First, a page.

Otto Bornemann, Reinhard Fischbeck
The Gorleben salt dome is located in the eastern part of Lower Saxony in northern Germany. The dome consists of salt layers of cycles 2, 3, and 4 (z2-z4) of the Zechstein.
Above-ground studies have been conducted since 1979 to determine whether the Gorleben salt dome is suited for the permanent disposal of radioactive waste.
During the Elster glacial stage, the Gorleben salt dome was covered by up to 1,000 m-thick ice. The meltwater eroded up to 300-m deep runoff channels into the rock beneath the glacier.
One of these Quaternary channels runs across the salt dome; locally, the channel cuts the cap rock down to the rock salt. The Stassfurt potash seam cuts across at the bottom of this channel under Quaternary sediments. The extent of leaching and the stages of transformation of the potash seam were explored by six boreholes sited perpendicular to the strike. The potassium minerals of the potash seam had been completely dissolved down to 90-130 m beneath the salt surface. The cavities formed by leaching were filled with sand and clay material from the overlying sediments. Only at about 170 m below the top of the salt dome was the potash seam, encountered in the form of carnallite, unaffected by water from the overlying sediments.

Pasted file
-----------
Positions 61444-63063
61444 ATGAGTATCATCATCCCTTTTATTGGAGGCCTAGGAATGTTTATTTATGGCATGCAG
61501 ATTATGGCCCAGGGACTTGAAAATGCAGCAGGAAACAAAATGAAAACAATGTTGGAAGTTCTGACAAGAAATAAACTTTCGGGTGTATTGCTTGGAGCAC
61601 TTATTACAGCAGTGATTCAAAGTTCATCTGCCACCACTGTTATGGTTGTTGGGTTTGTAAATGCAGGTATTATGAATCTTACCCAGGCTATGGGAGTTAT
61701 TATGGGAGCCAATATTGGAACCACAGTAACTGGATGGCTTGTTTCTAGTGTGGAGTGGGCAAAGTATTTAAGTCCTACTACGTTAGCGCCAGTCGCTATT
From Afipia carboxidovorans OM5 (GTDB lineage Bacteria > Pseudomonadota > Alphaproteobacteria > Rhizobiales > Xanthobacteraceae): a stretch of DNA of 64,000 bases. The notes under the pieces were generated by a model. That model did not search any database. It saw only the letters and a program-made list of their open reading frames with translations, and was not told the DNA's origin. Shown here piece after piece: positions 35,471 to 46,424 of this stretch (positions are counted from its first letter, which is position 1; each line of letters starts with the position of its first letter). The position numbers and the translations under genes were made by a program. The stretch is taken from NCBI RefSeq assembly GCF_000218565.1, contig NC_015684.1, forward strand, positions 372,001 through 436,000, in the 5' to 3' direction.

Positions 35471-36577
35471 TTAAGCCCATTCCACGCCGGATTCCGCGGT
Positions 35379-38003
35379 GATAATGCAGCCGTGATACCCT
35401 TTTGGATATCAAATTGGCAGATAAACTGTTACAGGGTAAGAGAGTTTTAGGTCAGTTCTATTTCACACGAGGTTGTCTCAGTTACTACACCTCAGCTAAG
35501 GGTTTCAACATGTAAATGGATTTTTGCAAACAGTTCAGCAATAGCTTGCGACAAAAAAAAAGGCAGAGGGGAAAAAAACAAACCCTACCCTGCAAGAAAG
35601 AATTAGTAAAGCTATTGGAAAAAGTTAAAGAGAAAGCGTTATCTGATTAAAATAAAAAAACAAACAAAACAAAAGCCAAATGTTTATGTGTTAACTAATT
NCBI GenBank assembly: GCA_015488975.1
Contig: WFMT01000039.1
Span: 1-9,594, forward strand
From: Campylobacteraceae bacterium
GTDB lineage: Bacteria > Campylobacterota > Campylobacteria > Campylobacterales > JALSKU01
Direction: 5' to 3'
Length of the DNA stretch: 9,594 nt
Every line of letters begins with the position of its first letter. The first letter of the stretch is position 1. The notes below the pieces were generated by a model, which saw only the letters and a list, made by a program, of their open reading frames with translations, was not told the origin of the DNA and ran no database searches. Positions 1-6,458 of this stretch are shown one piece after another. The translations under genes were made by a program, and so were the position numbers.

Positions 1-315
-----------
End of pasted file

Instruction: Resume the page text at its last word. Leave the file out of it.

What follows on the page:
Between 90 and 170 m below the top of the salt dome, the potash seam was encountered in different stages of transformation. The sequence from bottom to top was as follows: unchanged carnallitic rock, followed by a zone of kainitic rock, ending with a potash-free halitic rock containing clastic material from the overlying sediments.
Diagenesis of the clastic Elsterian sediments interbedded in the rock salt blocked further migration of solutions into the potash seam. No evidence has been found for further subrosion of the potash seam since the Elsterian (i.e., the last 300,000 years).
AAPG Search and Discovery Article #91022©1989 AAPG Annual Convention, April 23-26, 1989, San Antonio, Texas.